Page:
In general, Lincoln was also very adept at learning about all sorts of things simply by questioning visitors or those individuals he himself was visiting. I get the impression that elected officials, members of the military, and other diverse individuals were often surprised that he never or rarely asked their "opinion" about issues or situations. It apparently never occurred to them that all the while they talked with Lincoln he was gathering information; he may not have asked them what they thought, but usually got what he needed from them, anyway.

John Hay wrote in a letter to Billy Herndon after the war that Lincoln was not a "humble man," that no "great man" is humble, that Lincoln knew that he could handle whatever came up and that it was his "arrogance," or "unconscious assumption of authority" (I'm using quotes, but this is from memory), that drove people like Salmon Chase and Charles Sumner crazy. Now I don't agree with John Hay that Lincoln was arrogant (although Hay may not have meant that in a pejorative way, since he really loved and admired Lincoln), but I agree with him that Lincoln was supremely self-confident.

Lincoln also strongly disliked the ostentatious trappings of status or high office and conducted himself in a humble way regardless of his self-regard. He was happy to stop and talk to anybody on the street (not to mention in his office) about anything. He would sit on the steps of the White House to sign an autograph for a soldier. When Lincoln and Seward were walking toward the telegraph office one day, Lincoln allowed a black woman to pass him, rather than insist that she should yield to him due to his stature as President and/or as a white person. Seward announced this little episode to the occupants of the telegraph office when they arrived, as if it were a big deal (and I suppose, given the state of race relations in those days, it was), and Lincoln explained that he'd just been trying to avoid a collision.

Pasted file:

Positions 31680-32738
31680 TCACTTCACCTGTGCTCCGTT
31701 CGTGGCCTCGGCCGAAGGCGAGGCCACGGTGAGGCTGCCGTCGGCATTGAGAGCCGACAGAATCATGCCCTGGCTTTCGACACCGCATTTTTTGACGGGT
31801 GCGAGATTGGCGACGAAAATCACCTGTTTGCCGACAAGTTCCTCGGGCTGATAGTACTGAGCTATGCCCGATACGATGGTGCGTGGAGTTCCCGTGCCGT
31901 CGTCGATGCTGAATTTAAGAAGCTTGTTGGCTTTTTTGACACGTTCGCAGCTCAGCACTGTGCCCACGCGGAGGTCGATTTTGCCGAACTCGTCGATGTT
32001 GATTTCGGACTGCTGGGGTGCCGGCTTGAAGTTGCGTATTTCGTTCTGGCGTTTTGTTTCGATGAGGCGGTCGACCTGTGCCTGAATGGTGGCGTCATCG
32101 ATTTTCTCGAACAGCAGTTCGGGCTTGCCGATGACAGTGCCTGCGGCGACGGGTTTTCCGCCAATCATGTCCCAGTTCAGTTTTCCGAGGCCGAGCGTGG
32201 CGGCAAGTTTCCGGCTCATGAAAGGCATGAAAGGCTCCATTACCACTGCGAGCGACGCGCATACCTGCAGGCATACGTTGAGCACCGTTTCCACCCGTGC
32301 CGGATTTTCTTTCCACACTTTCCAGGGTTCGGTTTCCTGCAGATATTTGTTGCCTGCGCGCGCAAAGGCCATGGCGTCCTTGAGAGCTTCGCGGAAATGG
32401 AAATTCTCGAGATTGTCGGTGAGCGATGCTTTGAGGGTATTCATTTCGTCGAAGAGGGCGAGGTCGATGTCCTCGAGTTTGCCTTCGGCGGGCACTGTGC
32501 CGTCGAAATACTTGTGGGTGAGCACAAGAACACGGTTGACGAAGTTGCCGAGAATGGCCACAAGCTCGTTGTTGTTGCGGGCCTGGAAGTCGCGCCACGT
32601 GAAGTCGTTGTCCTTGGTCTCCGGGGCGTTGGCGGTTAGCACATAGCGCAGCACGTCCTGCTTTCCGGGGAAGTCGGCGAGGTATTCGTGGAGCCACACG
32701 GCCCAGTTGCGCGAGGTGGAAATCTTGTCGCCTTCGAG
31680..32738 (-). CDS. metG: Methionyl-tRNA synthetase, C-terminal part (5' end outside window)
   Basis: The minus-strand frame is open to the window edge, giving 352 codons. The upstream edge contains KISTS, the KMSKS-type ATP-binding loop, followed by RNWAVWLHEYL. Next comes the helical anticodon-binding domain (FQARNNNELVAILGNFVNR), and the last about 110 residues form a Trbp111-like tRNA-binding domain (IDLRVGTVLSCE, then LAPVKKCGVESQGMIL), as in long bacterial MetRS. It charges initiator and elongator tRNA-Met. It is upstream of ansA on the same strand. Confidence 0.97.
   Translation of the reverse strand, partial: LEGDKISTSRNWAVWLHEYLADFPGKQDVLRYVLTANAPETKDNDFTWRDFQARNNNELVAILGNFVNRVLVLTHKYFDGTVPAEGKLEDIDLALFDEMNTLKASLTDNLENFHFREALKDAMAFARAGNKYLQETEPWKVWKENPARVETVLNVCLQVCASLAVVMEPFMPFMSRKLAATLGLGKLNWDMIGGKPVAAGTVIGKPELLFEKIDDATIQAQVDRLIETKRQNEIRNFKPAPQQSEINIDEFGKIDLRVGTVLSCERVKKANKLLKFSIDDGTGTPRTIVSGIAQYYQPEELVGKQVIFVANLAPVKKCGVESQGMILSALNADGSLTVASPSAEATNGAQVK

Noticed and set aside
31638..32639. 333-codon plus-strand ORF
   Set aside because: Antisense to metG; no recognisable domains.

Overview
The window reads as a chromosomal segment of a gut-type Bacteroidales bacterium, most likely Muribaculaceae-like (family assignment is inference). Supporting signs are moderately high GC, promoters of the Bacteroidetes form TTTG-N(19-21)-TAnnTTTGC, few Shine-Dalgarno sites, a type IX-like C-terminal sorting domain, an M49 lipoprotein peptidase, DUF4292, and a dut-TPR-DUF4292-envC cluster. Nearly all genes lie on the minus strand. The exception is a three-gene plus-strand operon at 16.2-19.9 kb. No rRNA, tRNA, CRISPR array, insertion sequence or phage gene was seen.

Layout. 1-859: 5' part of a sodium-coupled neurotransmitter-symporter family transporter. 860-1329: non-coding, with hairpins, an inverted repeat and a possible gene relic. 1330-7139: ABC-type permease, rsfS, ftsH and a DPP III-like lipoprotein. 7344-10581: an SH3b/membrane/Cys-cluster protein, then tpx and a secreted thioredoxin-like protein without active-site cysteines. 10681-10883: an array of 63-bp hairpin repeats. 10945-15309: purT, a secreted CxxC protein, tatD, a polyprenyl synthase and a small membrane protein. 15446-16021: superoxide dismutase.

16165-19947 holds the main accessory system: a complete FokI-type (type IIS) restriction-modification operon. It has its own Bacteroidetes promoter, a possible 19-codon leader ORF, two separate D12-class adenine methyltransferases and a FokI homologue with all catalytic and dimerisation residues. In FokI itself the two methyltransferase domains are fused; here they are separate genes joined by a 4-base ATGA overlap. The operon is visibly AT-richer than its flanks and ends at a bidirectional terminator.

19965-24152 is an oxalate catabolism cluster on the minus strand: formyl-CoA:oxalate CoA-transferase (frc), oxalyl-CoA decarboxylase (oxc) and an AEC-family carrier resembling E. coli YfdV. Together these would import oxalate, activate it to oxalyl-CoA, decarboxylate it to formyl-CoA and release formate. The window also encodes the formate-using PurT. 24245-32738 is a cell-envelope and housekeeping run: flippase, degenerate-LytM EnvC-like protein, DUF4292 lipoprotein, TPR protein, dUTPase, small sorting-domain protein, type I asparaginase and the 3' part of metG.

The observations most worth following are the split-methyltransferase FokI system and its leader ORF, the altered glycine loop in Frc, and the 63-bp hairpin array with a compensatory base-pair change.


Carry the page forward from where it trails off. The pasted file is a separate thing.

There is also that story about the British ambassador (I believe) unfurling a scroll in Lincoln's presence in the White House and reading a long-winded announcement about the marriage or engagement of some member of the Royal Family. Lincoln listened politely, but reportedly said, when the ambassador had finished, "Go thou and do likewise."

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03-12-2013, 03:47 PM
Post: #5
RE: The amazing uneducated/self-educated Abraham Lincoln!
How right you are Gene. In the world we live in today I think our own Mr. Lincoln would step back and say what the HELL is going on here? We live in a world that Lincoln could not have even imagined. But I would still choose him hands done if I needed legal help or needed to vote someone into office.
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03-12-2013, 05:56 PM
Post: #6
RE: The amazing uneducated/self-educated Abraham Lincoln!
(03-12-2013 03:46 PM)Liz Rosenthal Wrote:  
(03-12-2013 10:36 AM)LincolnMan Wrote:  He was amazing when you think about it. Lincoln had less than a year of formal education- he was mostly self-educated. Yet, as we all know, he rose to great heights in the world. Even so, could it have been a life-long concern for him that he didn't "measure-up" to others? He had to deal with politicians, ministers, and career officers-many of whom had impressive credentials and formal education. How awkward and ill-prepared he might have felt at times. How self-aware he must have been when it came to this issue.

Interesting topic! I actually don't think Lincoln had any doubts about his abilities. That is, he was certainly aware that there were subjects he wasn't educated in, particularly when it came to the "art of war," but he just studied what he needed to to be able to communicate with his commanders and (where necessary) make suggestions or give orders.